“We come here because we too feel a responsibility for the human community. To preserve and develop a human quality of life is the common responsibility of us all. It is not fitting that those concerned with the various aspects of the human be alienated from each other. Both you and ourselves represent forces too profound and aim at objectives too significant for either of us to succeed completely without the assistance of the other. The urgency of our work impels us to get on with our common task lest a new period of disaster erupt over the Earth.”
by Pablo Ouziel
June 16, 2011
While “Europe’s slow-motion financial collapse” – as Mother Jones magazine described it in a June 6 article – continues apace, Spain, like other European states continues to implement anti-social/neo-liberal policies in the face of strong opposition from the citizenry.
It has been one month since Spain’s “Indignados” (Indignant Ones) movement non-violently claimed 60 city-squares across the country, calling for economic democracy, political justice and peace.
Since then, much has happened within Spanish borders, and what is happening there is clearly spreading across Europe, where we have witnessed social movements making similar demands.
We have observed the rise of a parallel movement in Portugal where most city squares have also been camped on by “Indignados” and where only hours before the country’s general elections protesters in Lisbon were attacked and beaten by police.
We have witnessed how on that same night, in Athens, Greece, 80,000 protesters congregated in the city’s main square in opposition to the country’s “austerity measures,” waving banners in solidarity with the “Indignados” of Spain and of other European countries.
In Paris, we have seen the Bastille taken non-violently by French “Indignados” only to be quickly reclaimed by the country’s police force.
Wherever you look in Europe, you hear the same cries of indignation. In some countries with more intensity than others, but the cry is becoming louder everywhere, and what may seem like a slow-motion financial collapse is rapidly becoming an accelerated social catastrophe.
Specifically in Spain, despite the political elite depicting a country recovering from the financial collapse, everyday things are getting worse economically, politically and socially.
Protests, although nonviolent for the most part, could be on the verge of becoming violent unless the political and economic elites begin to make some concessions.
On the economic front, Spain began the month of June with comments from the European Commission about the potential that the country will miss its economic growth and budget-deficit targets for the year. The commission’s recommendation was more economic “reform.”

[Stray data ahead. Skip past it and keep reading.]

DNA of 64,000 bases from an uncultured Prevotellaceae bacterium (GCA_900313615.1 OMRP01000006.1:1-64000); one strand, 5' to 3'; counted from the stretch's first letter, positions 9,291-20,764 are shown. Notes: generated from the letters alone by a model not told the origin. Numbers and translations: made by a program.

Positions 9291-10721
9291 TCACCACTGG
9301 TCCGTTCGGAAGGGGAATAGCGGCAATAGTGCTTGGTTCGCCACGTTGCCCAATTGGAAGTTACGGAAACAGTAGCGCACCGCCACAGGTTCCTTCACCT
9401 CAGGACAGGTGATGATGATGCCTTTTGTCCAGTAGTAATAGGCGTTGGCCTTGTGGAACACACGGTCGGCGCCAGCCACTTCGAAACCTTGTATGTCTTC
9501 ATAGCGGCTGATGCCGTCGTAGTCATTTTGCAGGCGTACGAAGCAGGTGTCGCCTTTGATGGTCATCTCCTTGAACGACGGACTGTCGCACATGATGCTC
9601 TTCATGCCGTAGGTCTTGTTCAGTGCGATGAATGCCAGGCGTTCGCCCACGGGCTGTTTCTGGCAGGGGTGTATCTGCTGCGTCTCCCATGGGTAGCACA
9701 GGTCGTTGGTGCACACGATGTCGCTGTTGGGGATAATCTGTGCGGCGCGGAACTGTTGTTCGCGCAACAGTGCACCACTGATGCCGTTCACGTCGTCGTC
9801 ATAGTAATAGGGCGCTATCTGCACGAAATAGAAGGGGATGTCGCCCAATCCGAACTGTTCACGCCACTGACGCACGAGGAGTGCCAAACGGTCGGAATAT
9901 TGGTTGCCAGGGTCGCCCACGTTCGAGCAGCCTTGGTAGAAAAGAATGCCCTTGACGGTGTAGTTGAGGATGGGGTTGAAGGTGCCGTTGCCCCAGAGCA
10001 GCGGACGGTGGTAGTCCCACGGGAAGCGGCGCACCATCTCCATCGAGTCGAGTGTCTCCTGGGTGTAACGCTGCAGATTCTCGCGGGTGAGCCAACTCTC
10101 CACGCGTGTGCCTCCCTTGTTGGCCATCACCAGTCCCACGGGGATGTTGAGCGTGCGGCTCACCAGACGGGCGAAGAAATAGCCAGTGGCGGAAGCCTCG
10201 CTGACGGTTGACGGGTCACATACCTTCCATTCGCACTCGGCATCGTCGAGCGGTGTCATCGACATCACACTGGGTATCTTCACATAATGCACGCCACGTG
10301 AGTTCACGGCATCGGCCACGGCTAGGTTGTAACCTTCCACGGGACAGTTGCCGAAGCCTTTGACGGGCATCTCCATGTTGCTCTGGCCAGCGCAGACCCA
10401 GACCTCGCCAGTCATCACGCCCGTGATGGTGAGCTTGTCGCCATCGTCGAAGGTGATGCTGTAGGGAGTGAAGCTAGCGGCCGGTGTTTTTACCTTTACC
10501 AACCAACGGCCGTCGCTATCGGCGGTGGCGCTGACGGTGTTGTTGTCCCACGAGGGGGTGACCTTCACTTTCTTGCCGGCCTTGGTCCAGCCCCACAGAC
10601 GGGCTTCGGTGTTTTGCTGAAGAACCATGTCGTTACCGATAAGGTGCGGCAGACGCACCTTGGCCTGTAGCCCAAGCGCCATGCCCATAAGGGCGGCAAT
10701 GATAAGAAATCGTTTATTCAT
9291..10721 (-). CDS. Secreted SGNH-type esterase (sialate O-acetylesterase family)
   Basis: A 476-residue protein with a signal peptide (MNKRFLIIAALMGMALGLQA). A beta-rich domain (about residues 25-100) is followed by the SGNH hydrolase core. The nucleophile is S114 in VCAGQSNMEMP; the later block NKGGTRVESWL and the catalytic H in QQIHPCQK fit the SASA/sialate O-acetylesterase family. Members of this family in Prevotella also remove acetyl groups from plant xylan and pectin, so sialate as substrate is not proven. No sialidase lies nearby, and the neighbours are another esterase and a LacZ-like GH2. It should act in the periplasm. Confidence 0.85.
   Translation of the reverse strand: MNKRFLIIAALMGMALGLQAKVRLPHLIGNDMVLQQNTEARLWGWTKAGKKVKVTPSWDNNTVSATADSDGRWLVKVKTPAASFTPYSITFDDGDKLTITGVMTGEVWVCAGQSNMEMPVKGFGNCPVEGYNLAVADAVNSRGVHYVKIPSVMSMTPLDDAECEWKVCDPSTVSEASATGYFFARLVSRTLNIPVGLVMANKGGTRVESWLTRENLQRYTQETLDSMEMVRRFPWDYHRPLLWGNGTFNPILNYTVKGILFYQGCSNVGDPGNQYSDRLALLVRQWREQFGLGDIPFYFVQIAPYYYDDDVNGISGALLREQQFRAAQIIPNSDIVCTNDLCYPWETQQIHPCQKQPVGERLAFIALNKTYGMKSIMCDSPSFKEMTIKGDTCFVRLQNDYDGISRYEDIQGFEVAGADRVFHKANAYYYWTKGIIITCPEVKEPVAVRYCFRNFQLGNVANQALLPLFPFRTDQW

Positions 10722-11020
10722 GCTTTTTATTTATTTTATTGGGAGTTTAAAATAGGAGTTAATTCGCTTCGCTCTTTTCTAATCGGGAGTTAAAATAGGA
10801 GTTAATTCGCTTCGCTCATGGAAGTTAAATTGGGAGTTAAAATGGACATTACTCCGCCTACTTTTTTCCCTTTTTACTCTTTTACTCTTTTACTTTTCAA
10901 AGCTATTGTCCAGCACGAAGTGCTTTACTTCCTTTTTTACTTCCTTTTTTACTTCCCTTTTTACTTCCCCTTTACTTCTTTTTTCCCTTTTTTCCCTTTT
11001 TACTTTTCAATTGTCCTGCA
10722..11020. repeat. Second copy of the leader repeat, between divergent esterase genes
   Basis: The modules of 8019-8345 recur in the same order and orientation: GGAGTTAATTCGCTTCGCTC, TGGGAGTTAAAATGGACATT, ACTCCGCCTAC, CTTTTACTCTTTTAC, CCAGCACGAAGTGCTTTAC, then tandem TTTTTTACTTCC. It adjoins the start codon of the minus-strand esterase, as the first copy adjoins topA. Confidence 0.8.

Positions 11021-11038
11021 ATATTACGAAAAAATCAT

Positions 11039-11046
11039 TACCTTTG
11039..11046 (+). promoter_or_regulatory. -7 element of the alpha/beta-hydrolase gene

Then a report from the ratings agency Moody’s pointed out that the high Catalan deficit was affecting the solvency of the whole of Spain.
A few days later, in the region of Castilla-La Mancha, the incoming administration of the rightwing Popular Party (PP), before even taking office, proclaimed that the region was “totally bankrupt.”
Then, the National Statistics Institute revealed that Spain’s property sales in April had been the lowest since the institute began reporting in 2007.
Obviously, this stream of negative news, coupled with discussions taking place in Europe regarding a potential debt default by Greece, affected Spain’s bond sales and moved the country one step closer to a bailout, or a default followed by its subsequent debt restructuring.
On the political front, June has been equally intense. The government has approved by decree changes in collective bargaining agreements after failed negotiations with the two major trade unions in the country.
The government also approved the extension indefinitely of the Spanish military mission in Libya and announced the creation of a new NATO operations center to control Spanish airspace and help missions coordinated from Southern Europe.
On the social front, as of the first of June, the government warned that the “Indignados” could not remain camped on city squares much longer.
Spain’s Prime Minister, Jose Luis Rodriguez Zapatero, addressed the request from the “Indignados” for electoral reform by telling them the changes could only be possible through consensus from all political parties, a way to respond without complying.